Current estimates of goose population sizes in western Europe, a gap analysis and an assessment of trends

Authors

  • Anthony D Fox Department of Wildlife Ecology and Biodiversity, National Environmental Research Institute, Aarhus University
  • Bart S Ebbinge
  • Carl Mitchell Wildfowl & Wetlands Trust
  • Thomas Heinicke
  • Tomas Aarvak https://orcid.org/0000-0003-4592-9123
  • Kendrew Colhoun RSPB Northern Ireland Office https://orcid.org/0000-0003-4451-695X
  • Preben Clausen Department of Wildlife Ecology and Biodiversity, National Environmental Research Institute, Aarhus University https://orcid.org/0000-0001-8986-294X
  • Sergey Dereliev UNEP/AEWA Secretariat, UN-Campus Bonn
  • Sándor Faragó University of West Hungary, Faculty of Forestry, Institute of Wildlife Management
  • Kees Koffijberg SOVON
  • Helmut Kruckenberg
  • Maarten J J E Loonen Department of Arctic and Antarctic Studies, University of Groningen https://orcid.org/0000-0002-3426-4595
  • Jesper Madsen Department of Arctic Environment, National Environmental Research Institute, Aarhus University https://orcid.org/0000-0003-3246-0215
  • Johan Mooij Biologische Station in Kreis Wesel
  • Petr Musil Department of Zoology, Faculty of Sciences, Charles University
  • Leif Nilsson Department of Animal Ecology, Lund University
  • Stefan Pihl Department of Wildlife Ecology and Biodiversity, National Environmental Research Institute, Aarhus University
  • Henk van der Jeugd Vogeltrekstation – Dutch Centre for Avian Migration and Demography, NIOO-KNAW https://orcid.org/0000-0002-5332-9526

DOI:

https://doi.org/10.34080/os.v20.19922

Keywords:

overwintering, population decline, conservation

Abstract

We estimated the size of 30 defined populations of geese wintering in the Western Palearctic (including five released or reintroduced populations of three species). Fourteen populations were accurately estimated from almost full count coverage or robust sampling and ten were well estimated based on more than 50% of their total being counted. An estimated 5.03 million geese wintered in January 2009, up on 3.10 million in January 1993. Only two populations numbered less than 10,000 birds (Scandinavian Lesser White-fronted Goose and Svalbard/Greenland Light-bellied Brent Goose, the former being critically small within restricted range). Eighteen populations numbered 10,000–100,000, eight 100,000–1,000,000 and the largest 1.2 million individuals. Of 21 populations with known longer term trends, 16 are showing significant exponential increases, 4 are stable and one declining. Amongst these same populations, five are declining since the 1990s. Long term declines in productivity were found in 7 out of 15 populations. Amongst most of the 11 populations for which data exist, there were no  significant long-term trends in annual adult survival. Improved monitoring, including demographic, is required to retain populations in favorable conservation status.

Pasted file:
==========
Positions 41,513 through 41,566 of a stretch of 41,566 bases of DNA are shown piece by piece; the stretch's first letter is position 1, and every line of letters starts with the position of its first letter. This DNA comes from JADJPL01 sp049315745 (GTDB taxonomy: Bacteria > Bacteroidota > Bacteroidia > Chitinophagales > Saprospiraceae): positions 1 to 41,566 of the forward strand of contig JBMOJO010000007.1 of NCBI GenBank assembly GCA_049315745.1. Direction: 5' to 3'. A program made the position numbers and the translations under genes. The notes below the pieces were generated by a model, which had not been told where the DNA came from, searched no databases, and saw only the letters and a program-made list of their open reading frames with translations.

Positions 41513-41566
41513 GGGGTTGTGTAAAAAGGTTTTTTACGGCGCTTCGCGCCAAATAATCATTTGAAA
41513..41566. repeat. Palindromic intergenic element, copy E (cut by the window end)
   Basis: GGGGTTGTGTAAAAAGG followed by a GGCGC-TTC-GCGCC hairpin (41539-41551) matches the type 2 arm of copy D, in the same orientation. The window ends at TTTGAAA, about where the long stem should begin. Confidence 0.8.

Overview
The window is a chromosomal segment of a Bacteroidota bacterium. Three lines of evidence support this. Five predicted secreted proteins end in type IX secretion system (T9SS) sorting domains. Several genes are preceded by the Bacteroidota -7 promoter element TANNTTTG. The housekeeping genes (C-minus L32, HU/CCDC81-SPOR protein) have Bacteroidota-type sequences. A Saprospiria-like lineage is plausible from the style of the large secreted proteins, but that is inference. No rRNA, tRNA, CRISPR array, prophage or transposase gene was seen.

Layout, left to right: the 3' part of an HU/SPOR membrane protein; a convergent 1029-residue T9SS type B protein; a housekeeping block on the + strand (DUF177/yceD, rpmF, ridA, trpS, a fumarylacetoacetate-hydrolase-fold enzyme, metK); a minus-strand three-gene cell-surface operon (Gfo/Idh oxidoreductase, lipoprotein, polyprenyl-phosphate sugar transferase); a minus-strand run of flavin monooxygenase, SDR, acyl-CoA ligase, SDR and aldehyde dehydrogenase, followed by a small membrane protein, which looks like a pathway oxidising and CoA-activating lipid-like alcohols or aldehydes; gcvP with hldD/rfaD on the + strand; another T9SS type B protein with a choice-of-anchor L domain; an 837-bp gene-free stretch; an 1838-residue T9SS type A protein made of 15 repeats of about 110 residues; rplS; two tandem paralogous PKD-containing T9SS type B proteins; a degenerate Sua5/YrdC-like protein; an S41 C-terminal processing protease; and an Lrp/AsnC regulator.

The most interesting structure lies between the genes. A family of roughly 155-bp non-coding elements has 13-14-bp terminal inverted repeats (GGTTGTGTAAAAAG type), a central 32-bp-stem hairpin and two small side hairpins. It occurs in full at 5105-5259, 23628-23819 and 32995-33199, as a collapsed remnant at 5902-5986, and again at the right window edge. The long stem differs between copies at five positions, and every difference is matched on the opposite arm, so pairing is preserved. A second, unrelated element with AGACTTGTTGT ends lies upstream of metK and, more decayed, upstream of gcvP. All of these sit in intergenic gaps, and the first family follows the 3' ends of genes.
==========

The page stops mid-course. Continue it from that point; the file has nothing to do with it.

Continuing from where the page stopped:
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Published

2010-10-01

How to Cite

Fox, A. D., Ebbinge, B. S., Mitchell, C., Heinicke, T., Aarvak, T., Colhoun, K., Clausen, P., Dereliev, S., Faragó, S., Koffijberg, K., Kruckenberg, H., Loonen, M. J. J. E., Madsen, J., Mooij, J., Musil, P., Nilsson, L., Pihl, S., & van der Jeugd, H. (2010). Current estimates of goose population sizes in western Europe, a gap analysis and an assessment of trends. Ornis Svecica, 20(3–4), 115–127. https://doi.org/10.34080/os.v20.19922

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